Philanthropist calls for a new deal for young people in the West Midlands

Steve Rigby, Rigby Group

Steve Rigby, of Rigby Group and the Rigby Foundation, discusses the importance of a new deal for young people in the West Midlands

Evidence of poverty and regional inequality can be seen right across the UK yet if we are to succeed as a nation and give hope back to our young people the widening divide between the haves and the have nots must be bridged.

The general election should be an opportunity to achieve something better. With many communities, such as our own, grappling with high poverty rates and limited opportunities for the next generation, it is time to explore how greater regional devolution and improved efficiency in public services might combat these challenges. We need a transformative approach that leverages local strengths, empowers communities, and sets a course for sustainable prosperity.

“Two Nations – the state of poverty in the UK”, an independent report published by the Centre for Social Justice earlier this year, revealed a deeply divided country mired by deprivation and regional inequality, and its hard hitting findings prompted me to reflect on the West Midlands where I grew up and where my family business was built.

What was particularly stark about the report was the gulf separating the views of the most deprived from the public at large. Whilst the general public positively rated all aspects of life except gambling, drug addiction, mental healthcare and housing, the most deprived negatively rated all but public transport and public services. Critically, the most deprived negatively rated their feeling of community, fear of crime, addictions, employment opportunities, adult education and immigration.

Yet, however grave this situation undoubtedly is, the answer cannot be to simply keep spending more money on public services. We live in a high tax state, with taxes scaling towards 38% of GDP and, more importantly, government spending at 44% of GDP. Also, the challenges are too complex to be solved by money alone. The answers lie in improving inefficiencies and delivering further devolution of powers to the regions.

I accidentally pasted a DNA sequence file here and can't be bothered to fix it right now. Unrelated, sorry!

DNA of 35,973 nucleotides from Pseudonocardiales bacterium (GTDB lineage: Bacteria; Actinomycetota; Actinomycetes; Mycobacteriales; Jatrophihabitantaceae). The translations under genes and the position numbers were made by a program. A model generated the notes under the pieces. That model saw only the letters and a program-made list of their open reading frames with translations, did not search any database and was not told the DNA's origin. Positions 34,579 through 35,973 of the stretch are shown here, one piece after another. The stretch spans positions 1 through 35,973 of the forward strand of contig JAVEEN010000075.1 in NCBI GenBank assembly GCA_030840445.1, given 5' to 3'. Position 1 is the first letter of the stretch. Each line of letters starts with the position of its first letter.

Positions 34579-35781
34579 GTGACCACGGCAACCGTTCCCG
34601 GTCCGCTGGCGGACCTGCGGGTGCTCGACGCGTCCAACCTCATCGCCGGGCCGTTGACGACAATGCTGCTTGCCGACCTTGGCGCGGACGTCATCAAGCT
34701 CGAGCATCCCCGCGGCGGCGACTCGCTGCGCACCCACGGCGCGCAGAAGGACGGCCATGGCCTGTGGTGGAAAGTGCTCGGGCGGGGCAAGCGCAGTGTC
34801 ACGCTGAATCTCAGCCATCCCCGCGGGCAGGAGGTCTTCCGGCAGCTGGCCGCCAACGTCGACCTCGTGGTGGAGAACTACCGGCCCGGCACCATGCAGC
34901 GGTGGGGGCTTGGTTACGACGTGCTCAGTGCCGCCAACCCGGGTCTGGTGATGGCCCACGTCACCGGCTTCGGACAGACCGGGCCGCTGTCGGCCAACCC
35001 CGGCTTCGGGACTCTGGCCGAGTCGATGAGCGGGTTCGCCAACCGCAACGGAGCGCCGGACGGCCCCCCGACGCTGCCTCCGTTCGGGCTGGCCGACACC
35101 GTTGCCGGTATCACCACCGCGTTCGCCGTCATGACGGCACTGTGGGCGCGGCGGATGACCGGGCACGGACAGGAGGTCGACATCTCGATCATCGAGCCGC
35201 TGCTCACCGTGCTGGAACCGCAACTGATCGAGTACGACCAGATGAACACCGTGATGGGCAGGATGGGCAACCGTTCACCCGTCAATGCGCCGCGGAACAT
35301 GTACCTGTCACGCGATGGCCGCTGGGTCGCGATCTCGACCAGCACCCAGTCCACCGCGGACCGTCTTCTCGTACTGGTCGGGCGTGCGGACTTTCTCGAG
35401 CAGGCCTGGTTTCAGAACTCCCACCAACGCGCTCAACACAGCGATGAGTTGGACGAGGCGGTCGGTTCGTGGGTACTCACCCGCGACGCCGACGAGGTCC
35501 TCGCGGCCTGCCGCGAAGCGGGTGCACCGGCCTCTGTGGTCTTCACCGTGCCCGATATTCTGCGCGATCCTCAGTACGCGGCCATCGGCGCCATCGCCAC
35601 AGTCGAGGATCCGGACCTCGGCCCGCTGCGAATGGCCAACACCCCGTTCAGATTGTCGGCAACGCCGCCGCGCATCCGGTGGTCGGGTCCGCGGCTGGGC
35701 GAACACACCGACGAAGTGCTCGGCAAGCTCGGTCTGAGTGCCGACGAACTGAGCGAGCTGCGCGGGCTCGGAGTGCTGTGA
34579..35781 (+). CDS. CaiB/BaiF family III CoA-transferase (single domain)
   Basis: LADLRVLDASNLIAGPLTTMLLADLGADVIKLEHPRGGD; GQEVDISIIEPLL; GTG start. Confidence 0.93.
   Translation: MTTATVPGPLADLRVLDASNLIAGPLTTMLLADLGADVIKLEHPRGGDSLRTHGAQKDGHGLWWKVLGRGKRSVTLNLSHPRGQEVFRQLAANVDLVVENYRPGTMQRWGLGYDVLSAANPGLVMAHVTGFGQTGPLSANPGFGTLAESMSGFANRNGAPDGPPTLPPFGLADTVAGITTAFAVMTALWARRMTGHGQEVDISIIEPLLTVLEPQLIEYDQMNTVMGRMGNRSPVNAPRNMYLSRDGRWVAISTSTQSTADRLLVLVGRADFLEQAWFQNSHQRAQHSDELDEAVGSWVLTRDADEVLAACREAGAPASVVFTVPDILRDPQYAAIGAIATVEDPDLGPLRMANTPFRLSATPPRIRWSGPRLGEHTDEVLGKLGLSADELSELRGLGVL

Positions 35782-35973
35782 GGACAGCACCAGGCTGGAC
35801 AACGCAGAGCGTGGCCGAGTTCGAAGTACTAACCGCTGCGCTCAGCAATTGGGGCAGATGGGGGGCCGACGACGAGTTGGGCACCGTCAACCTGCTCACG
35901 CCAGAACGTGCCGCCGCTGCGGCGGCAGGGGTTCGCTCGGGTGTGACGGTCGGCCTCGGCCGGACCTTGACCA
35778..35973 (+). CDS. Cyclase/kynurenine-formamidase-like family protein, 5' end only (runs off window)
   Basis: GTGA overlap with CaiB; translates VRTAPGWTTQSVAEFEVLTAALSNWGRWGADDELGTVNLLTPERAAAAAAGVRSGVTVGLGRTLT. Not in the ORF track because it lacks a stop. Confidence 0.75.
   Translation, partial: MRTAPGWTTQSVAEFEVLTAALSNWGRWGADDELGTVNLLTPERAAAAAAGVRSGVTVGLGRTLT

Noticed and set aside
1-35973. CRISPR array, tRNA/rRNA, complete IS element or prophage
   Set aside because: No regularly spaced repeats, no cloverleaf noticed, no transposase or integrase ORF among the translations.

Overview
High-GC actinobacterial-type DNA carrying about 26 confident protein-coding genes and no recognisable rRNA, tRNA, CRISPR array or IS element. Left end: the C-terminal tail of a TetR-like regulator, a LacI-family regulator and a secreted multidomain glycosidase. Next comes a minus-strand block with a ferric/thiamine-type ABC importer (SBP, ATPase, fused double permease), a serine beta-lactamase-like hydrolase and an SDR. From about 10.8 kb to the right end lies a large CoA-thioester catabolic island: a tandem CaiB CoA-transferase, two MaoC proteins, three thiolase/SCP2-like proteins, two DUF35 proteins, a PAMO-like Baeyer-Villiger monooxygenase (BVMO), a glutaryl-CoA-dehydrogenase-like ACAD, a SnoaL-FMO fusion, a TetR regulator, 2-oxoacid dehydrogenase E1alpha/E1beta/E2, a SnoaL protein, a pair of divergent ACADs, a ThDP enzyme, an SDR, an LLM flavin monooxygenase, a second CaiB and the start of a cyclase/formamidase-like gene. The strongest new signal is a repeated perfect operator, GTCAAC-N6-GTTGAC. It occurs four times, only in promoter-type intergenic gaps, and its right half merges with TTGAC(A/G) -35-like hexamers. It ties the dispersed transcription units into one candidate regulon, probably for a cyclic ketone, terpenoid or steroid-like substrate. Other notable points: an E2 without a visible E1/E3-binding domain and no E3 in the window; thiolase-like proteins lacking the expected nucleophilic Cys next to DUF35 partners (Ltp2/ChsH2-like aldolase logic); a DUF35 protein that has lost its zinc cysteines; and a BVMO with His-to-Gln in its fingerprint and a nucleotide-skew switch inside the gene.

The UK government is one of the most centralised in Europe. Whilst the regional mayoral system has been in place since 2017, with nine Metro Mayors, the reality is that their financial powers remain relatively limited.

With all this in mind, my family’s charitable foundation, The Rigby Foundation recently worked with the Centre for Social Justice to understand the specific challenges facing young people in the West Midlands and crucially interventions that could be deployed to support them. The CSJ’s sobering findings can be found in their latest report: “A New Deal for Young People in the West Midlands”.

The West Midlands’ poverty rate is 23%, substantially higher than the national average. We have higher rates of adults working in lower paid jobs and higher rates of economic inactivity and employment in working age adults. Only 4% of young people from the most disadvantaged backgrounds in our region progress to the best universities compared with 12% nationally. We shamefully have the highest rate of childhood poverty in the country at 38%, with areas such as Birmingham, Sandwell, Stoke on Trent, Walsall and Wolverhampton all making the top 30 most deprived local authorities.